Another Egyptian Ahmed Amin (name changed) expresses disbelief at what is happening in Libya. “I do not understand why the Libyans even had a revolution. Ghaddafi was a bit eccentric, but the country was prosperous. The way he was killed, is disgusting and the killings of his supporters since his death are a shame for humanity. What happened to restorative justice that America advocates for? Every time a leader tries to unite a region in turmoil, the US must interfere and destroy the peace and plans of the region. I don’t think the US wanted Ghaddafi to unite Africa in peace and prosperity. The US also needed the oil reserves of Libya. God is witnessing their devious intentions and there will be justice, inshaAllah.”

Ahmed and Hamza are two of millions of Arabs who are willing to face American bullets as they defend their land from intruders. There will be justice and peace they say, but it will be on their accord. The general consensus in the region since the revolution in Tunisia changed the region is that no military government or American puppets will govern them. The harder America tries to hold on as a result, the easier it will be for the Islamic government to prevail. America must therefore be weary of inciting further instability as the Arabs warn that the consequences can be grave. Who can blame them though? When Al Qaeda successfully carried out the 9/11 attacks, America headed to avenge the act. Do policy makers in Washington think, that the Arabs will sit still and let Pentagon destroy their hope for a future? Power players are not naive.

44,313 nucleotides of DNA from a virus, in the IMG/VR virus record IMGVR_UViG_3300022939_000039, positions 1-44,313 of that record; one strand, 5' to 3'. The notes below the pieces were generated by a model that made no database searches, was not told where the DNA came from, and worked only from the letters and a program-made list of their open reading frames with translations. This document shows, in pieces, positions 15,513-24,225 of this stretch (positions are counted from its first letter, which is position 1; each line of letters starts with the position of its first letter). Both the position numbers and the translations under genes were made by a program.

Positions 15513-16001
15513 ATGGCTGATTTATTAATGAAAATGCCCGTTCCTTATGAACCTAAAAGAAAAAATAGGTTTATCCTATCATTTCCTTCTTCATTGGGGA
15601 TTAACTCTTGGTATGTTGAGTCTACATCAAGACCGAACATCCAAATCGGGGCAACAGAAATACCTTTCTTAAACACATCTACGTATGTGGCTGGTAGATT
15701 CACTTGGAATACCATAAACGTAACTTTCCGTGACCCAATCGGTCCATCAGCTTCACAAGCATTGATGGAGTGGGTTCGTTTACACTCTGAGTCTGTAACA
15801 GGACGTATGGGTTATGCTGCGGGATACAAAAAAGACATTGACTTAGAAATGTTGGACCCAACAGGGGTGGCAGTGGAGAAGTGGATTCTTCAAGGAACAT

The young Iranians therefore should be weary of whom they are channeling their SOS toward. They must need reminding of their history, which  is tainted with American infamy. Perhaps, they need to be informed that it was the US that supported the Shah until they realized he wouldn’t serve as their puppet, before they endorsed Khomeini, the very man the youth of Iran detest.